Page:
Thursday, February 18, 2010
Innovation Requires Both Creativity and Risk-taking
Sarah Miller Caldicott is co-author of "Innovate Like Edison" and author of a very good blog on innovation: http://www.powerpatterns.com/newsletter/newsletter_jan2010_online.htm This month she combines some of her experience and Edison-based research with the work of Dr. Jacqueline Byrd on innovation in 14,000 organizations.
I won't repeat the full research discussion -- see Caldicott's blog or Byrd's book for more details, but some of the exercises may help TRIZ Journal/Real Innovation/TRIZ for the Real World readers see why I think this is research that will help.
Byrd finds that there are 8 corporate competencies that interplay with each other in the course of innovation, that can be defined on a two-axis matrix of Creativity vs. Risk-taking, with the 5.1% who are high on both parameters identified as the Innovators.
She finds that there are 4 ways to encourage creativity and 3 ways to encourage risk-taking.
Creativity increase exercises: Encourage the ability to deal with ambiguity, to work independently, to be inner-directed, and to be unique and value uniqueness in others. I would personally add development of TRIZ tools and methods here, to give people a WAY to use what these attitudes encourage.
Risk-taking increase exercises: Encourage authenticity, expand resilience, and strengthen self-acceptance. I need to learn more, since there seems to be a lot of overlap between authenticity as a risk-taking element and the independence and uniqueness elements.
The other corporate competencies have their own ratios of creativity to risk-taking (for example, the Challenger is high on risk-taking but low on creativity, and the Synthesizer is high on creativty and mid-level on risk-taking.) Future issues of the newsletter will look at ways to improve these competencies, and the interplay between them.
Weaving Caldicott's research on how Edison brought new people into his research lab with Byrd's research on 14,000 companies should give us all some new insights into the process of learning innovation.
Monday, February 01, 2010
Innovation Report from ISixSigma Live! in Miami
Bob King started saying that innovation is the next step in quality in 1994, and he combined his many years experience in healthcare, manufacturing, and the quality consulting business (particularly QFD) into a very interactive, hands-on workshop. He started by challenging the audience to decide if they are from Market-In or Product-Out organizations, and whether that decision governs the measurements that the organizations makes, and whether those measurements govern the decisions on future improvements. Participants practiced identifying all the customers whose input is needed, and developing non-prejudicial questions to aks those customers develop deep understanding of the customers' needs -- everything from banking to healthcare to ship maintenance to private label groceries.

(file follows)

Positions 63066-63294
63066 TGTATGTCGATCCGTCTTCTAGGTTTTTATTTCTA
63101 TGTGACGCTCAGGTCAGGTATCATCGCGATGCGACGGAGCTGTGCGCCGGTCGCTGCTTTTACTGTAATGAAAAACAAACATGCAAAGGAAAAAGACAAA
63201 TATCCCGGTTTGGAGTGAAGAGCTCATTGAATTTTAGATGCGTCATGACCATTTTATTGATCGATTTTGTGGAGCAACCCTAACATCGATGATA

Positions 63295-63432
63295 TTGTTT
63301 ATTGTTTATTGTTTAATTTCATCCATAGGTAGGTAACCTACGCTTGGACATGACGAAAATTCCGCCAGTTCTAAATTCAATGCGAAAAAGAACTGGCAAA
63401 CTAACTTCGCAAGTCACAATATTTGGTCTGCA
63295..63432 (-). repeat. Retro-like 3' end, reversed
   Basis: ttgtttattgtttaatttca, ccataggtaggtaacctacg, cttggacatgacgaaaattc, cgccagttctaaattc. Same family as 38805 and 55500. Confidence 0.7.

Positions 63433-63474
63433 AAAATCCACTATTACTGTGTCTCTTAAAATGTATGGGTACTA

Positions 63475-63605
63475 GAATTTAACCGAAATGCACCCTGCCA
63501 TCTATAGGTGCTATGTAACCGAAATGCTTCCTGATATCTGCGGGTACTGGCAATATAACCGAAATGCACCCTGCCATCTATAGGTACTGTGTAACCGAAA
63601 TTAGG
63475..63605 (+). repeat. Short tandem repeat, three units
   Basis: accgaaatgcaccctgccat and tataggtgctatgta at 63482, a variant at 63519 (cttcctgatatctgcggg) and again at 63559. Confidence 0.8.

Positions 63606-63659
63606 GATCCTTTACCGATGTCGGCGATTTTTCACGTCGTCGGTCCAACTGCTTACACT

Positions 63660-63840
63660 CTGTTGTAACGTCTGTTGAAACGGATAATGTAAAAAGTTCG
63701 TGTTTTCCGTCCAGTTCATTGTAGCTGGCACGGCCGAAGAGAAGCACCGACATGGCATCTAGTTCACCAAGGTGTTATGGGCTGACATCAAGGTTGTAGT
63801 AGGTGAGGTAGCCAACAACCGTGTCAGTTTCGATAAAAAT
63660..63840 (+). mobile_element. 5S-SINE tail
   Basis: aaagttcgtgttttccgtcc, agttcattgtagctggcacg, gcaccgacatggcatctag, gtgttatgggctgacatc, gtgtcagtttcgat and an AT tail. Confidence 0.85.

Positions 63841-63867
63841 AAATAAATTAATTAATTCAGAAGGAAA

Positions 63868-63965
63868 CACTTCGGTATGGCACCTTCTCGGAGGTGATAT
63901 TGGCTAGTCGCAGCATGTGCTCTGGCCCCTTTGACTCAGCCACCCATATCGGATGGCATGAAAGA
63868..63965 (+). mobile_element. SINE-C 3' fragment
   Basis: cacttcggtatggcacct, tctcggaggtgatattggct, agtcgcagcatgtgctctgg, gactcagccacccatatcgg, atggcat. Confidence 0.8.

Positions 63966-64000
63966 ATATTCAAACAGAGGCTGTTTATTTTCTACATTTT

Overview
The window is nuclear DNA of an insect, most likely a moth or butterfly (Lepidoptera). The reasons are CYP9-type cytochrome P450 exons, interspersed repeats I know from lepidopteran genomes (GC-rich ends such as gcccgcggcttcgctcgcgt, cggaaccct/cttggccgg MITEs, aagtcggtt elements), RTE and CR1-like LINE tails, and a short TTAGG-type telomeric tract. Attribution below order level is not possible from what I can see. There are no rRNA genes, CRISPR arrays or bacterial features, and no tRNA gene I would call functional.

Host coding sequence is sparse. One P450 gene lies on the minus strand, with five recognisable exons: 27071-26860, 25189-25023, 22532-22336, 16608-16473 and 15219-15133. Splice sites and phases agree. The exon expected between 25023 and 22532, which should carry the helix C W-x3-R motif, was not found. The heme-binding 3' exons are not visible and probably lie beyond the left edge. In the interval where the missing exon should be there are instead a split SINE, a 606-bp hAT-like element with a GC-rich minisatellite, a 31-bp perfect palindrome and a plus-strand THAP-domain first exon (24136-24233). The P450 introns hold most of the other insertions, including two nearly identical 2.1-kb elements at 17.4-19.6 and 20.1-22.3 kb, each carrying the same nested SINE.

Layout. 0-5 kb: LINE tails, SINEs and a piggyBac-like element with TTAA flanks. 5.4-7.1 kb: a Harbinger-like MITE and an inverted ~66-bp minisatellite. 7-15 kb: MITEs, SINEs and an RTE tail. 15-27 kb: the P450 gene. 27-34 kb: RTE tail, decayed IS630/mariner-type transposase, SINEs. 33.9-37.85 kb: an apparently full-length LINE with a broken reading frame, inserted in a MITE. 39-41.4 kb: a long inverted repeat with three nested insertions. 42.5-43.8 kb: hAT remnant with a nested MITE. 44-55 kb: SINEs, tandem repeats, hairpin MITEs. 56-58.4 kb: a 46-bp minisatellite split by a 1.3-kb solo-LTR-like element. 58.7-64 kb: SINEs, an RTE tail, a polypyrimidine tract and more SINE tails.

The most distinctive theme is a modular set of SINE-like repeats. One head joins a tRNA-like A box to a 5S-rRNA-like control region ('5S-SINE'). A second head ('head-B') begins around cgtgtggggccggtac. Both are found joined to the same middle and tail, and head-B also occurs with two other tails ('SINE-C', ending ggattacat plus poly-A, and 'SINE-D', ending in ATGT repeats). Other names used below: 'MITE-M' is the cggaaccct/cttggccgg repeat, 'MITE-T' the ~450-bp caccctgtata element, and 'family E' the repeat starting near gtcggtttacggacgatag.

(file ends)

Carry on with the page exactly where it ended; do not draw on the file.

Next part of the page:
We then proceeded to the innovation aspect of the class--once you know what the customers need, what do you do about it? Bob emphasized that there is a learning curve for innovation, and that building innovation tools into DMAIC helps people come up the curve. The 7 Management and Planning Tools, part of the quality system for many years, are used as innovation tools as well. The class practiced with the Interrelation Digraph, to explore how understanding relationships can help them decide how to focus their creativity.
Bob then introduced the group to brainwriting as a team creativity tool from level 1 in his hierarchy of tools (TRIZ is at levels 1, 4, 5, and 6) Group practice and discussion focused on the need to liberate people from their current way of thinking before using these tools. Bob used some analogies from the study of neural networks for examples of this kind of liberation -- one of the most common tricks is to reverse the idea ("how can we increase the cost of pharmaceuticals?") the pick the most ridiculous of the resulting ideas ("make people sicker") then use THAT to stimulate new ideas ("provide easy self-diagnosis"). It was a powerful demonstration of how hard it is to break out of old patterns.
Lunchtime notes: Demographically, this is a very interesting conference. Indian pharmaceutical companies, German software companies, Belgian consultancies, Costa Rican electronics companies, US banks, ...lots of "Ex-GE" master black belts.
Phil Samuel started the afternoon session by confronting the claims in the press that Six Sigma "smothers" innovation, and challenging the participants to think about their Six Sigma deployments and philosophies - - does focus on the customer mean ignoring possibilities? His historical example (you are a 16th century candle company) was both entertaining and educational. He used it to introduce the technical terminology of jobs to be done, outcome expectations, and the importance for innovation of avoiding specific solutions early in the process.
The four class of problem solving and the relationships between the problem domain and the solution domain were fascinating to the participants. Most companies want to work in class 2(exploitation/exploration) and class 3(exploration/exploitation),
most university-type research is class 4 (exploration). The skills of traditional six sigma may need to be expanded and enhanced by divergent thinking skills and intuitive thinking skills to make innovation the kind of business process that can be repeatable and reliable as an element of company's strategic structure. Vigorous discussion of cultural and brain physiology/chemistry issues followed Phil's use of examples from global paradigm changes by Tata, GE, etc. The participants shared their own company experiences very freely, and this discussion will probably continue all week. I'll report as it happens.